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New App Lets You Boycott Koch Brothers, Monsanto And More By Scanning Your Shopping Cart

New App Lets You Boycott Koch Brothers, Monsanto And More By Scanning Your Shopping Cart
In her keynote speech at last year’s annual Netroots Nation gathering, Darcy Burner pitched a seemingly simple idea to the thousands of bloggers and web developers in the audience. The former Microsoft MSFT +0.13% programmer and congressional candidate proposed a smartphone app allowing shoppers to swipe barcodes to check whether conservative billionaire industrialists Charles and David Koch were behind a product on the shelves. Burner figured the average supermarket shopper had no idea that buying Brawny paper towels, Angel Soft toilet paper or Dixie cups meant contributing cash to Koch Industries Koch Industries through its subsidiary Georgia-Pacific. Similarly, purchasing a pair of yoga pants containing Lycra or a Stainmaster carpet meant indirectly handing the Kochs your money (Koch Industries bought Invista, one of the world’s largest fiber and textiles companies, in 2004 from DuPont). At the time, Burner created a mock interface for her app, but that’s as far as she got. Related:  The New Economymisc

How to Map the New Economy in Your City Mapping your community helps demonstrate that “Another World” is not only possible, it already exists. New economy projects are mostly unconnected, so each one struggles alone rather than supporting each other and even in small towns, people often don't know what's happening in their own backyards. Mapping also can become a community organizing tool - uncovering a reservoir of social assets even in the poorest neighborhoods, which can seed mutual aid and cooperative business ideas to fill in the gaps. USSEN has a list of communities that have done independent mapping projects, each using its own methodology, criteria, platform and map name. When thinking of entities to fill your map, consider if they incorporate any solidarity economy principles: solidarity, mutualism, cooperation, equity, social and environmental prioritization, democracy, pluralism, and grassroots driven. Benefits of mapping Make projects more visible to each other and the public -- free advertising! How to Make a Map

Arrested Development’s 20 Most Meta Meta-Moments The unveiling of the fourth season of Arrested Development is less than a week away. It’s easy to picture the first episode starting off with a wink at the show’s long hiatus and cancellation, because that kind of self-knowing joke is what the show always did: Arrested Development was not afraid to acknowledge it was a TV series and its characters were actually just actors. So in anticipation of the upcoming season we looked back at the series’ twenty most meta meta-moments. Throughout the SeriesJohn F. Season One, Episode Eleven Jessie, the publicist, calls George Michael "Opie." Season One, Episode Thirteen Judge Ping says, "I'd like to remind you there are no cameras allowed in my courtroom," looking directly into the camera when he says "no cameras." Season One, Episode Fifteen Tobias asks the warden of his father-in-law's jail if he will lock up Tobias so he can do research for his role as "Frightened Inmate No. 2." Season Two, Episode Fifteen As Dr.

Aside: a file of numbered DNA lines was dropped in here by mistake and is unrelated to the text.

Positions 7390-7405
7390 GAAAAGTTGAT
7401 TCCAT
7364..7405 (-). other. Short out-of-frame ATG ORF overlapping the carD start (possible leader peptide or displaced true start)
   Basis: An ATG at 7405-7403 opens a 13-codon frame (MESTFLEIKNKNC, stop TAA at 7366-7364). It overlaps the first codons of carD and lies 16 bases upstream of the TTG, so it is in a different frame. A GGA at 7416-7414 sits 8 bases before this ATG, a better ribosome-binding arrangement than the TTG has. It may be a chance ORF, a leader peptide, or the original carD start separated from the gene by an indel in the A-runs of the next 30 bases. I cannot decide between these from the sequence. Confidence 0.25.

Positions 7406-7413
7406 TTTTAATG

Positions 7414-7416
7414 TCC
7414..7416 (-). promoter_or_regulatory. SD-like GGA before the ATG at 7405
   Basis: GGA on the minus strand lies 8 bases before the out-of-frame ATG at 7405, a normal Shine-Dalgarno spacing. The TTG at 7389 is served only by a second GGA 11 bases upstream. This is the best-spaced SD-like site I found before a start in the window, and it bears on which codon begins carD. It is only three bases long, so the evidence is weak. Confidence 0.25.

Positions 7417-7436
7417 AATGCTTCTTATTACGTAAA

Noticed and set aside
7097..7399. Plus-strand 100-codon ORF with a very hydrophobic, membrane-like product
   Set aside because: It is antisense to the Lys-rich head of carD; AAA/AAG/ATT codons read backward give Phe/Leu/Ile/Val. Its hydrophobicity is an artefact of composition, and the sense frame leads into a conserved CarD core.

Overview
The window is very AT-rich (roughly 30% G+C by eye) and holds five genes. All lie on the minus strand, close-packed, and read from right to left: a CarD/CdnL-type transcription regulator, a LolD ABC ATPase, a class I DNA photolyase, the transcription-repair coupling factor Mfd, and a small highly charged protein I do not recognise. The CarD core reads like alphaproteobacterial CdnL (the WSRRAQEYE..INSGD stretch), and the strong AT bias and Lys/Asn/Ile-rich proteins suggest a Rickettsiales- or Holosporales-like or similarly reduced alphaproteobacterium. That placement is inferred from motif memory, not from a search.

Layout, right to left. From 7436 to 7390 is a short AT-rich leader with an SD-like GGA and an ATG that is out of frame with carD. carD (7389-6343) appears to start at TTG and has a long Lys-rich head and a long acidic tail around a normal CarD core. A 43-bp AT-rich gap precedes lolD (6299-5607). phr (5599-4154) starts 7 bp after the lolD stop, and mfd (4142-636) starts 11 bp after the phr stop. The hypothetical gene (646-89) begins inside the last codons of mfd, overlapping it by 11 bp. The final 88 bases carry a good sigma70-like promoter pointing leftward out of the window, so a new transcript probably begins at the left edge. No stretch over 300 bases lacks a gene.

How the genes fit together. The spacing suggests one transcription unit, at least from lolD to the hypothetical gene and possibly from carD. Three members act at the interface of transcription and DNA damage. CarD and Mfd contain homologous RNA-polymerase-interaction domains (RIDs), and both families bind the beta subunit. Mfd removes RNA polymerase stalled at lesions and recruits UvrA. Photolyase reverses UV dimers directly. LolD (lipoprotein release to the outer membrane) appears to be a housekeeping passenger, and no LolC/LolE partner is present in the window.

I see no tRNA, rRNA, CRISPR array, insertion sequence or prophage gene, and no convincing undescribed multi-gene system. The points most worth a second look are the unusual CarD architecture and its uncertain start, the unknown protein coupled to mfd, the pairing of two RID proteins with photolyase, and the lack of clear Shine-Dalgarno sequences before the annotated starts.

What's Wrong with Technological Fixes? If you are looking for some smart, informed skepticism about the promise of digital technology to cure important problems, Evgeny Morozov is the critic for you. In his second book, To Save Everything, Click Here: The Folly of Technological Solutionism, the BR contributing editor takes aim at what he describes as Silicon Valley’s “amelioration orgy.” According to the ameliorationists, “all that matters” is “to get humans to behave in more responsible and sustainable ways, to maximize efficiency.” Morozov characterizes this impulse to fix everything as “solutionism,” and offers two broad challenges to the solutionist sensibility. To probe his ideas further, we got Terry Winograd—professor emeritus of computer science at Stanford University, founding faculty member of the Hasso Plattner Institute of Design at Stanford (the “d.school”), and one-time advisor to Google (which was founded by his students)—to ask Morozov some questions about To Save Everything. Is he for real?